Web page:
Chen: Design needs romance, but you cannot cast off reason; management is about reason, but you cannot manage a design company without romance. Switch- ing between the two roles requires clear awareness of whether you are solving the design thing or the management thing. In addition, in order to gure out the border and reach the balance between reason and romance, you need to thoroughly understand every project and every member of the team.


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Vantage: As tastes are always evolving, how do you feel when you look back on your company's earlier work? 

Chen: Now, looking at the work completed two years ago with feedback from visiting customers, it feels to me that good work is like a painting or a book. It can stun you at rst glance and continue to enlighten you through repeated observation. I have been always thinking that Shanghai is like a kaleidoscope, where the shikumen, Garden Bridge of Shanghai, Art Deco of the Bund inspires part of our design.


Vantage: What do you think of the fashion trends of the interior design in Shanghai, like the "industrial" trend a few years ago?
Chen: 
My attitude towards them is just to "have a look" and "know about" them. China is very broad with a large population where the level and the taste differ from owner to owner, and there are a lot of de- sign projects remaining. It is when diverse cultures and designs pour in the market that we could meet the needs of different groups of people. Instead of "fashion trends", BNJN Design pays more attention to the devel- opment trend and the future. Durability and lasting enchantment carve out real challenges, requiring us to research and develop and explore the future trend. Those fashion trends only make the surface, how the design adapts to the future development trend is the essence.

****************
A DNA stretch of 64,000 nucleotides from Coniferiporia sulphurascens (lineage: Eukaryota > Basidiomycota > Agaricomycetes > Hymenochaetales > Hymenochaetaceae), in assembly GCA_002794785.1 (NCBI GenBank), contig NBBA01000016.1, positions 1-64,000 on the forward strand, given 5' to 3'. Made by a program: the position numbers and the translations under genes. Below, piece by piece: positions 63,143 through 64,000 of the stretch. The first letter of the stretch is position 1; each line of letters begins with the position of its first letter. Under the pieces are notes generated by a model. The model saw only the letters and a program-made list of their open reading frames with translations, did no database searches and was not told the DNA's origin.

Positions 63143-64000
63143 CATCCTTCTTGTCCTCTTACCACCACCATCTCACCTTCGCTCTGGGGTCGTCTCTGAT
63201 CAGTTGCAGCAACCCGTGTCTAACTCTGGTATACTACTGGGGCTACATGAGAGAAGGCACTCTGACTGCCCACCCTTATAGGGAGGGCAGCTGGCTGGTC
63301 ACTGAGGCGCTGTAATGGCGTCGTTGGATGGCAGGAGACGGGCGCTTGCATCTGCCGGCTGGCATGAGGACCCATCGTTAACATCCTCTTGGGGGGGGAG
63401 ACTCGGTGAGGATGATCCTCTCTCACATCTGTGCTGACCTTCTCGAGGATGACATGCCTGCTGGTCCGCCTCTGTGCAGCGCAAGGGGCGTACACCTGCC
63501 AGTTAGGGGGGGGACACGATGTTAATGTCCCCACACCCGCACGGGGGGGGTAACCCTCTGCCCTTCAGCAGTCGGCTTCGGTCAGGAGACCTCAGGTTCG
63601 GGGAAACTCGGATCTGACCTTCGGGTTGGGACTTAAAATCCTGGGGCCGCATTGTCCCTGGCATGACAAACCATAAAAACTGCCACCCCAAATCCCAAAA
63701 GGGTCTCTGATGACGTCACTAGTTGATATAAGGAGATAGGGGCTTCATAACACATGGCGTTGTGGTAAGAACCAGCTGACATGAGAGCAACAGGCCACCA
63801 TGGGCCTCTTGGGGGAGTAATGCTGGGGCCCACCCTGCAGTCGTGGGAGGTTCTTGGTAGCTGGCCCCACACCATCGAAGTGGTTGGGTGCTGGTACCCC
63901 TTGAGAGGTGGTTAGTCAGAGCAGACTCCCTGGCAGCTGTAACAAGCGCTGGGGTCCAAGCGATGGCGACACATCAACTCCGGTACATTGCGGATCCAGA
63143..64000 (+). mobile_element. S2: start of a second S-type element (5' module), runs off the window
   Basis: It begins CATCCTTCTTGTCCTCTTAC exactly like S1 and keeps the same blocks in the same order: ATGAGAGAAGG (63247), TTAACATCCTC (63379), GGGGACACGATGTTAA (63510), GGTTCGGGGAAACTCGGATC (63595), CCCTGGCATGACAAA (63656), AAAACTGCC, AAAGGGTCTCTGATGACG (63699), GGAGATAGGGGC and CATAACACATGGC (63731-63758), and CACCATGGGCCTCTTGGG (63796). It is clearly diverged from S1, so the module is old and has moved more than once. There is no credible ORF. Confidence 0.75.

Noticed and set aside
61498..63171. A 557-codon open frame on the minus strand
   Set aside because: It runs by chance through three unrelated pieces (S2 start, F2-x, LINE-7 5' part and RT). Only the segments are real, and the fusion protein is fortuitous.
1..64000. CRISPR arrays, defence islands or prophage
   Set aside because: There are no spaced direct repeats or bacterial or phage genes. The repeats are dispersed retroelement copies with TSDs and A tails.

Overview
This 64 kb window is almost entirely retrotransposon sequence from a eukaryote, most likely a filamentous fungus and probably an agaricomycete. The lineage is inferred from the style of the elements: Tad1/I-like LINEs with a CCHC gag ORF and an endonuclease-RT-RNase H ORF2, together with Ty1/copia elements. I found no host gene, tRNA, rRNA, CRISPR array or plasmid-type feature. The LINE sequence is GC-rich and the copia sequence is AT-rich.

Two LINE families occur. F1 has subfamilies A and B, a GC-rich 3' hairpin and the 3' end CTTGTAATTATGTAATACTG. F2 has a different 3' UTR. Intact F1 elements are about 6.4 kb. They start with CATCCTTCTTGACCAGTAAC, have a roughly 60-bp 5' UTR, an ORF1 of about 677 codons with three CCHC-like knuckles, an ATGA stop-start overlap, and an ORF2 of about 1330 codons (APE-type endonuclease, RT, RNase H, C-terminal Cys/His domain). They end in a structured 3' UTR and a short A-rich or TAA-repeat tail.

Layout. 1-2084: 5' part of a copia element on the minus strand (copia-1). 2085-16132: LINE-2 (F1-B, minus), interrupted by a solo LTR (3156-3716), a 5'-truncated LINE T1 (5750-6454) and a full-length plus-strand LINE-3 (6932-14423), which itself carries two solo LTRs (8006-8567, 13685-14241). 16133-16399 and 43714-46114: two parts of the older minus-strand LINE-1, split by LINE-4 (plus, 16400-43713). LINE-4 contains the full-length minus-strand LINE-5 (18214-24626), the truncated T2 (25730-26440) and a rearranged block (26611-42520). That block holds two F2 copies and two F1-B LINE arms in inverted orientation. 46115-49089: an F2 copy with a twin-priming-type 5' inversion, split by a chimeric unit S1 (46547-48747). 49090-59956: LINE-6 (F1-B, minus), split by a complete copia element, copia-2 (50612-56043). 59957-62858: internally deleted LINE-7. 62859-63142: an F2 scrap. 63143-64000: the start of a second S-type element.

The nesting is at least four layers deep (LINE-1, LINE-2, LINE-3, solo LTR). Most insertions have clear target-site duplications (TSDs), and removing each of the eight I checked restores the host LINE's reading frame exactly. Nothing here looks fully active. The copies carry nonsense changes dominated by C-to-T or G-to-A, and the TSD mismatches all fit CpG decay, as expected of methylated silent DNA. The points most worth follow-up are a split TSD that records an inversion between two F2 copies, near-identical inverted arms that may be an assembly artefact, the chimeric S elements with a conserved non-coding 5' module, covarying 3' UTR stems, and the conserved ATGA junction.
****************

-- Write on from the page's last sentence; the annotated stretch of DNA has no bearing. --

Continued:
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Vantage: In your opinion, what stage of interior design is Shanghai currently at? What kind of chal- lenges will appear in the future in this industry?

Chen: Well, currently the "Belt and Road" policy puts forward opportunities and thinking that Shanghai stages a well-made platform as a nancial centre and brings great opportunities for the globalization of domestic enterprises. As a result, many headquarters of domestic enterprises have come to build roots in Shanghai. But this is just their rst step toward the world. For BNJN Design, we will cooperate with these rapid developing enterprises and both sides are at an exploratory stage: domestic enterprises are exploring organizational struc- ture and corporate image in line with globalization, while BNJN Design is trying to combine the concept of internationalization with Chinese characteristic design concept to create the correct images for those domestic enterprises entering the international market. So BNJN Design has been serving the domestic enterprise from the perspective of the "Global Vision" in a Chinese con- text. Of course, the future trend of Shanghai and even of China must be developing towards a well-formed market. Therefore, future challenges for the interior design industry will be bigger; after entering the interna- tional market, a lot of domestic enterprises will require designers to build international images from a more international view.